§ COLONEL SYKES
said, he rose to ask the Secretary of State for India, Whether the Royal Commission to inquire into the grievances of Indian Officers has been appointed, the names of the Commissioners, when the Commission is likely to commence its labours, and whether the 717 Petitions presented to the House of Commons can be brought to the consideration of the Commission?
§ SIR CHARLES WOOD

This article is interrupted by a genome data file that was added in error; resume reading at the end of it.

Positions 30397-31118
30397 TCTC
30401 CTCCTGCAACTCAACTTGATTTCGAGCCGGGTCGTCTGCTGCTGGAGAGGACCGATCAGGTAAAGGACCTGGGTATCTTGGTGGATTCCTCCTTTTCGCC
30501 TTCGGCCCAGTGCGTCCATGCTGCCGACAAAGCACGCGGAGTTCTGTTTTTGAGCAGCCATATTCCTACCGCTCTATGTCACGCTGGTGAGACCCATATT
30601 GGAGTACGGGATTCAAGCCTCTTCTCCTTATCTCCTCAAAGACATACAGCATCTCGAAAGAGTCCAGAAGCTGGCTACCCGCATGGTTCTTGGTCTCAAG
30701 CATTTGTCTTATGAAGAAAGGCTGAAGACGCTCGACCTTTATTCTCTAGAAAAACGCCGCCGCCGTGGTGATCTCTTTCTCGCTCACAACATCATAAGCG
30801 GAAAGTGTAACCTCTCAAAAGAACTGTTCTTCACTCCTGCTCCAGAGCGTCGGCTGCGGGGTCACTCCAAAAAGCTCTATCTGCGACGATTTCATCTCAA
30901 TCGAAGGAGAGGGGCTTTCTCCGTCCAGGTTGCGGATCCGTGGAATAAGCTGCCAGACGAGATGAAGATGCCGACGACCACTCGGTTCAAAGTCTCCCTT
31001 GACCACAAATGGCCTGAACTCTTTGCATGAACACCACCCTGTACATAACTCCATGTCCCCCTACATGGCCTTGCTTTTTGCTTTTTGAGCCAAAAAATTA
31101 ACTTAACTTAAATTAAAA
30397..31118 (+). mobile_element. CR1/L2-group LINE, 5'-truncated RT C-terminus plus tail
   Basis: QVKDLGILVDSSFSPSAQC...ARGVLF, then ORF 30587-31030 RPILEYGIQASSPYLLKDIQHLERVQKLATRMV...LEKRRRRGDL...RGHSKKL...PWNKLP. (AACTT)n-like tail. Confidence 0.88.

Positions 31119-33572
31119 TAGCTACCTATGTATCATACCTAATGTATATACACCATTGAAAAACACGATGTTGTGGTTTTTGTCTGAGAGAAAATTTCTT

replied, that he was very anxious that the Commission should have been sooner appointed, but he had had the greatest difficulty in obtaining the services of a suitable Chairman. He was anxious that his noble Friend (Lord Hotham), who had sat on both the previous Commissions, should undertake the duty, but the noble Lord felt an over-scrupulous delicacy on the subject, and feared that, as he had voted with him (Sir Charles Wood) in the division against the Motion of Captain Lewis, it might be supposed that he would not bring that absolute impartiality to the consideration of the subject which would naturally be expected from the Chairman. The noble Lord therefore declined, although he (Sir Charles Wood) was certain that no one else would have doubted the noble Lord's impartiality. The Commission, however, had been appointed. On Monday last the Commissioners held their first meeting, and they had been in communication with him upon the appoint- 927 ment of a Secretary. The names of the Commissioners would appear to-morrow in the Gazette.